Hector Berlioz channeled his insanity into music, which we think is pretty awesome. He’s our Composer of the Week.
b. December 11, 1803 in La Côte-Saint-André, France
d. March 8, 1869 in Paris, France
Hector Berlioz was strongly encouraged to study medicine by his physician father. His father strongly opposed music and therefore kept young Berlioz from studying piano. Berlioz did, however, manage to become proficient on the flute and guitar.
After studying medicine briefly at age 18, Berlioz left for Rome to study music against his father’s wishes. While away, he received a letter from fiancé Camille Moke’s mother stating that the two would not marry. Berlioz developed a grand plan to return to Paris disguised as a woman, wherein he would kill Camille, her mother, new fiancé and himself. He lost the costume along the way (or just chickened out), however, and returned to Rome without harming anyone.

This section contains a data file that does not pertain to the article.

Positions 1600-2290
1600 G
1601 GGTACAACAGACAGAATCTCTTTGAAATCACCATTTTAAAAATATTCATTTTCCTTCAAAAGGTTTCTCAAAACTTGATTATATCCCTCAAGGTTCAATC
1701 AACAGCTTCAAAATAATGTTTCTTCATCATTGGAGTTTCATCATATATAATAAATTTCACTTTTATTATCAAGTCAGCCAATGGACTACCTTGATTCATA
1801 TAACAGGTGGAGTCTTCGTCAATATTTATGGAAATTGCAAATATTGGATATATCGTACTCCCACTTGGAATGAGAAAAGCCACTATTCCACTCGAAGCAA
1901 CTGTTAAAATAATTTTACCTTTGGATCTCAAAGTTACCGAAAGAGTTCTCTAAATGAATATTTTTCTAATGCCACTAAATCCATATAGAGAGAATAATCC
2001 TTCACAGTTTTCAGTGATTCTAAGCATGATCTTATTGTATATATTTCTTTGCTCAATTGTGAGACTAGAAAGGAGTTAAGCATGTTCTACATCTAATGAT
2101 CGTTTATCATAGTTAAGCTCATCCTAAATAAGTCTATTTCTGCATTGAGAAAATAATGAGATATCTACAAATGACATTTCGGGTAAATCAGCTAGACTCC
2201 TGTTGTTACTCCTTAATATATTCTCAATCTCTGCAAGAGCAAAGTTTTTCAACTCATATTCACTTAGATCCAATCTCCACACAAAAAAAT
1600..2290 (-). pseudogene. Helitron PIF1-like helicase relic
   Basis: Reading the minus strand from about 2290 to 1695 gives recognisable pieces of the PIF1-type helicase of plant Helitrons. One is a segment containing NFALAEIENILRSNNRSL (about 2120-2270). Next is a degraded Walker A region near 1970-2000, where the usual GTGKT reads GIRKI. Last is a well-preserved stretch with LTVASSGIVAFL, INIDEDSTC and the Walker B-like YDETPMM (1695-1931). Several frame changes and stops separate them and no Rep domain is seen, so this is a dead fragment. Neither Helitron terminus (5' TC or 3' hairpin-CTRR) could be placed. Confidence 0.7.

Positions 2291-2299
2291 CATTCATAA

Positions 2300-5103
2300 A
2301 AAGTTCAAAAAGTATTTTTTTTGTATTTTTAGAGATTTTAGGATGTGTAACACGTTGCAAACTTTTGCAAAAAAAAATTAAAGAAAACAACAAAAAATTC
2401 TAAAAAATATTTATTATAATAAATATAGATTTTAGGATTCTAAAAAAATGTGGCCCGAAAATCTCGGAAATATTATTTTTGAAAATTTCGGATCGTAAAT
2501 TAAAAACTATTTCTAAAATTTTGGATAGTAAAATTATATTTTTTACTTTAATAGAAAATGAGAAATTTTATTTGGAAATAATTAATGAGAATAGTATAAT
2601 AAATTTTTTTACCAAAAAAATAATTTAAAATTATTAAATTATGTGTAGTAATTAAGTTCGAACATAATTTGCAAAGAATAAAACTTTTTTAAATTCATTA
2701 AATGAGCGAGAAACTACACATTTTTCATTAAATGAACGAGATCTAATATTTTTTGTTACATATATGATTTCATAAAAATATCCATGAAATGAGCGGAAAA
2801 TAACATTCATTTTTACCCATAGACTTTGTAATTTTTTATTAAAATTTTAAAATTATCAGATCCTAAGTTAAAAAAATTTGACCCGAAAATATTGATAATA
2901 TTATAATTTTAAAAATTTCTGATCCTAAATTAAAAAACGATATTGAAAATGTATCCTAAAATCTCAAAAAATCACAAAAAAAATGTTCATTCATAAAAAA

Berlioz’s most famous work by far is his Symphonie Fantastique. The piece was written to woo Irish Shakespearean actress Harriet Smithson. Though Harriet did not attend the initial premiere of the piece, Berlioz kept working to convince her to attend. Upon hearing the work she realized that Berlioz wrote the symphony for her, and she agreed to date him.
Within the composition, the lovesick artist (Berlioz) takes opium and subsequently experiences a series of haunted visions involving his unattained love interest. Berlioz and Harriet began living the tumultuous fantasy of the symphony when Berlioz ingested a lethal dose of opium to persuade Harriet to marry him. The ploy worked, and after recovering (he took the antidote immediately afterward) the two married.
Berlioz continued to take care of Harriet after she succumbed to alcoholism and he remarried after her death.
The beginning of Symphonie Fantastique:
Berlioz’s Hungarian March, performed by the YouTube Symphony: